£1.3m boost to tackle city's special needs education crisis
Bristol City Council is proposing an increase to its Special Education Needs and Disability (SEND) budget by more than £1.3m for 2020/21.
Some children and young people may require more help to learn and develop than others, and if their needs are not successfully met by support in their local school or education placement, they might need to access SEND services or national statutory processes. SEND services are teams across education, health and social care for children and young people aged from 0-25 who are identified by the local area as having additional or complex needs.
The proposed budget boost will help the council to fund its Education Transformation Programme (a long-term plan to develop, improve and transform its education service - including SEND) and address the Ofsted/Care Quality Commission (CQC) Inspection findings of SEND services across Bristol’s local area, which were published at the end of 2019.
Ofsted and the CQC carried out their joint, statutory, local area inspection of SEND over five consecutive days in September and October 2019. However, the publication of the findings was delayed due to the general election. A team of inspectors looked at how effectively services provided by the council, education settings and health care providers identify and meet the needs of children and young people with SEND, as well as how their outcomes can be improved. They spoke with groups including children and young people with SEND and their parents and carers in early years, schools and post-16 education settings, as well as the Bristol Parents and Carers Forum, NHS professionals at the Clinical Commissioning Group and health partners providing autism, mental health and speech and language services.
The Ofsted/CQC inspection found that the implementation of the 2014 Special Education Needs (SEN) reforms in Bristol has been too slow and fragmented. However, inspectors recognised that since 2018 there have been noticeable improvements in the leadership of SEND in the local area, but that parents, carers and children will not have seen the benefits of this improvement to date. In addition, they also responded positively to plans for a new diagnostic pathway for Autism Spectrum Disorder (ASD) assessment, the impact this will have on assessment times and the clarity this will provide to parents and carers.
Commenting on the announcement, Councillor Anna Keen, Cabinet Member for Education and Skills said: “Like many other local authorities across England we are transforming a service which continues to see increasing demand while being critically underfunded by central government.
“Funding for SEND is a priority for us and we will continue to ask the government for fair and appropriate levels of funding that match our needs in Bristol; however this is of immense importance and we must act now, so are looking to make the necessary adjustments in our budget to ensure we can fund the programme now and drive improvements for the future.”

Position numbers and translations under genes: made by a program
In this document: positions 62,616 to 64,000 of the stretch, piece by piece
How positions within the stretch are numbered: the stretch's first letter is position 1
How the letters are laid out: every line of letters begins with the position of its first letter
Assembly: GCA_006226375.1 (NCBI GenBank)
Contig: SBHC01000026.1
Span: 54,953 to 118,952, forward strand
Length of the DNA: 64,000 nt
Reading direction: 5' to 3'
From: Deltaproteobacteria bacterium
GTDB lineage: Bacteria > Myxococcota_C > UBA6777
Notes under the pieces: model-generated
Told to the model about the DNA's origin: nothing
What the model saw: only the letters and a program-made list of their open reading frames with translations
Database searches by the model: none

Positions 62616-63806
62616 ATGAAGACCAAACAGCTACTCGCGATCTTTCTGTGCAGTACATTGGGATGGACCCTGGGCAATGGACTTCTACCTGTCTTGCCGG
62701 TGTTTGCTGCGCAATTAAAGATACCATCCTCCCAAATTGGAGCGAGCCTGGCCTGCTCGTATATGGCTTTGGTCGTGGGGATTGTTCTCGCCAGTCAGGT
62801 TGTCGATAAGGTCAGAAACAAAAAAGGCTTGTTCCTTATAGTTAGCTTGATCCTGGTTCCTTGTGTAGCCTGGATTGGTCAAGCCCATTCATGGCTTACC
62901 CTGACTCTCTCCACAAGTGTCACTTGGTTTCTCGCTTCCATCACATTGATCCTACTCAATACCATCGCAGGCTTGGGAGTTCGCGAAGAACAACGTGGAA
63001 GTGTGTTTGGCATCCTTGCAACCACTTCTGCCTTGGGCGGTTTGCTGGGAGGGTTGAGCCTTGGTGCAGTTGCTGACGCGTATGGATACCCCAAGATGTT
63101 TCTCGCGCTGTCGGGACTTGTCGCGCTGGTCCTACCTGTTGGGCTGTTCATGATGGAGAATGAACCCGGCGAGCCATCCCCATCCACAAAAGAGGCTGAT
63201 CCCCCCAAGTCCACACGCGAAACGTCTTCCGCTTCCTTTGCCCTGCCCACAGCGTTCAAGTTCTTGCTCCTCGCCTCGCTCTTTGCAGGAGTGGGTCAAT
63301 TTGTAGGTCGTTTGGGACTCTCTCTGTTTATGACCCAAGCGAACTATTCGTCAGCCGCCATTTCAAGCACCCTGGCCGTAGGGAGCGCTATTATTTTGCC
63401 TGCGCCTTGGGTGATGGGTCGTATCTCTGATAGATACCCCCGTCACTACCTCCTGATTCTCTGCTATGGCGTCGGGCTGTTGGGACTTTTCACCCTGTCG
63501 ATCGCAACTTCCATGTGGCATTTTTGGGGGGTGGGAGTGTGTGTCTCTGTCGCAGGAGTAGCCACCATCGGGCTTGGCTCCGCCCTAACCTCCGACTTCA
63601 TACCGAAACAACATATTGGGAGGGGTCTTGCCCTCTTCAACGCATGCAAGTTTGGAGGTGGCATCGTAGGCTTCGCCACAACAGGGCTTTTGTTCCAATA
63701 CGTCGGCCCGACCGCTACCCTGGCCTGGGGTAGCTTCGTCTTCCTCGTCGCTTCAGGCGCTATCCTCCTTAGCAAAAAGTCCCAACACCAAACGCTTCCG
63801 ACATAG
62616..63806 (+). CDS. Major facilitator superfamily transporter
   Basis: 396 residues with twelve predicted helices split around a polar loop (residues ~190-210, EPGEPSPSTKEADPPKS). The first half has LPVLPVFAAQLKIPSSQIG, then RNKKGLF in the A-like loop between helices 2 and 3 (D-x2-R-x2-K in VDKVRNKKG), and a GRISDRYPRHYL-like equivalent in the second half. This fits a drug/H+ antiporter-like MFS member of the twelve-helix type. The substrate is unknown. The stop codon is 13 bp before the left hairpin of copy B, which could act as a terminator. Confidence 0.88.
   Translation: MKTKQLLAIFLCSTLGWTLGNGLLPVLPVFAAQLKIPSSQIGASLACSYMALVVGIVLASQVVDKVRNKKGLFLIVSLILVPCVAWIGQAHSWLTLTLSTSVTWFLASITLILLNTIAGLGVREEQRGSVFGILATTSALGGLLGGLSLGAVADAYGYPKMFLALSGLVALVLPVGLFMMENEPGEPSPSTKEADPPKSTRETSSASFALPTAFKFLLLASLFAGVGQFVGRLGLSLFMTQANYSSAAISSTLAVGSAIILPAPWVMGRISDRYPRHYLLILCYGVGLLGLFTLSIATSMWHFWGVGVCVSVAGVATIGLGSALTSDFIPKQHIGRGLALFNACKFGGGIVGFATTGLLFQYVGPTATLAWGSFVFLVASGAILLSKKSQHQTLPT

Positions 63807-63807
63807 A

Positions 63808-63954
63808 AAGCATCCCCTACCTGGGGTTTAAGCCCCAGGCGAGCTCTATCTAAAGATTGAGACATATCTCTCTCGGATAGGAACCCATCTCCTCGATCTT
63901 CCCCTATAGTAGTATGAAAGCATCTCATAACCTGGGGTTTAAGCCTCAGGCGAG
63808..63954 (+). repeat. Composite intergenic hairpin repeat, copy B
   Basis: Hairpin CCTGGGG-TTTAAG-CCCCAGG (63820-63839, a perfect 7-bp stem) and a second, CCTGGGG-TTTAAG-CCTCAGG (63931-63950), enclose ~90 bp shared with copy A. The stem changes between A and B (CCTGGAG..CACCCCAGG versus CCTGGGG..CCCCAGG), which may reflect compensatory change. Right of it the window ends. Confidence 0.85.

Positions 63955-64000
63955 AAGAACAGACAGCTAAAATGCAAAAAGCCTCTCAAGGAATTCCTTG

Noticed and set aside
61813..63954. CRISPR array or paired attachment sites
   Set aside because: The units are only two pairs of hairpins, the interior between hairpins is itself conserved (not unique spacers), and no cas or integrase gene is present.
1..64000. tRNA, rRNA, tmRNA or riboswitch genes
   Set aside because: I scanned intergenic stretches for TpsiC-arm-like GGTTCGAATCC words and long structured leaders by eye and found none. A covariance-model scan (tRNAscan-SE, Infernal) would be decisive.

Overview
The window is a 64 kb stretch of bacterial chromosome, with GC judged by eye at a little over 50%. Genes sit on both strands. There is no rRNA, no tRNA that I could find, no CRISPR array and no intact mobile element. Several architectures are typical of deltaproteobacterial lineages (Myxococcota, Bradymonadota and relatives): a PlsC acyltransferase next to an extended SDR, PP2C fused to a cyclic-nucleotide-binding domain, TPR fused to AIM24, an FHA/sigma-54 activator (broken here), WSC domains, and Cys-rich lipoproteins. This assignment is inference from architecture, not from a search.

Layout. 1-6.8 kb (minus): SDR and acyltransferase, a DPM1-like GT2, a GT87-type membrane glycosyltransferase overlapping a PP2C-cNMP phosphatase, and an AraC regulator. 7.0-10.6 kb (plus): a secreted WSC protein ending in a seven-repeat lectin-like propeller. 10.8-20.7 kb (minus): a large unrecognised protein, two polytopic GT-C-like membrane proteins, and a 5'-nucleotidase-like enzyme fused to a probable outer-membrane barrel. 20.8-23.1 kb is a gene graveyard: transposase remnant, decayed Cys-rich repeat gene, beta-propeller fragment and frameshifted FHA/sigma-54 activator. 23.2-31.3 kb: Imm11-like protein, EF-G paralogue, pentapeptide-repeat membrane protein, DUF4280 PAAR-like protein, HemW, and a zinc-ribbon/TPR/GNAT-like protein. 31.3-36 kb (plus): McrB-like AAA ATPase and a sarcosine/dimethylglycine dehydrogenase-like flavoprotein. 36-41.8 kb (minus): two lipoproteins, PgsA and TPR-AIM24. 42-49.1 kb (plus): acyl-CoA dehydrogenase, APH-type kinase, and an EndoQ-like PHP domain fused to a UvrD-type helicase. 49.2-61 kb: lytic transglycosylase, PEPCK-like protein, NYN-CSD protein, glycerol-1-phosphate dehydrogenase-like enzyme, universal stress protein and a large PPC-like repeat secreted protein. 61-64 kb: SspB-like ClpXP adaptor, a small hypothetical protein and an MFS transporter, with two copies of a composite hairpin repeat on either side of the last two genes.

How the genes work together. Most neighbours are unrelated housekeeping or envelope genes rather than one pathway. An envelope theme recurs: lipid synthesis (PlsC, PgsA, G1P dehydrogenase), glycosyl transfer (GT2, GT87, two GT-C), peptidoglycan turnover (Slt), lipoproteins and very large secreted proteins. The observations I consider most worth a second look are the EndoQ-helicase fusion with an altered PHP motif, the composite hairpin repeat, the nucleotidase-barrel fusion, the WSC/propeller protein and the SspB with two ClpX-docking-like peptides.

Councillor Eleanor Combley also added: “Ofsted and the Care Quality Commission have looked into how we provide for the children with Special Educational Needs and Disabilities in Bristol, and they have found significant problems. Arrangements for identifying and assessing children and young people with SEND are inconsistent, the plans made to ensure they get the support they need are inadequate, and rates of persistent absenteeism and fixed-term exclusion are high.
“I have been warning about the amount of churn in Bristol City Council’s senior leadership team for years, so I was not surprised to see this report identify turbulence in the leadership of the council and the Clinical Commissioning Group (NHS) as an issue, as it has resulted in them not doing enough to hold each other, or school leaders, to account.
“Many parents have had terrible experiences trying to get their children’s needs identified and met, and there is nothing I can say or do to magic that away. But as councillors we will be holding the senior leadership team to their promises to give this the highest priority and do everything they can to turn this service around.”
Councillors met to discuss the proposal (including the wish to reallocate money generally available to schools into the High Needs Block (HNB), a budget specifically for children and young people with additional needs) at the Schools Forum at City Hall on January 15.
Under the Dedicated Schools Grant (DSG) regulations, local authorities can move up to 0.5% of their allocated budget, which will be just over £1.3m, to areas of greatest need. The DSG funding also shows an increase to the HNB budget from central government of 13% from £53.9m to over £60m.
The council was due to consider its 2020/21 budget at Cabinet on 20 January where it was also seeking to increase resources to help improve statutory assessment processes and Education Health Care (EHC) plan timeframes. An update on this will be provided in our next edition.
To find out more about the findings of the Ofsted/CQC inspection, visit: www.bristol.gov.uk/policies-plans-strategies/ofsted-and-cqc-inspection-send-report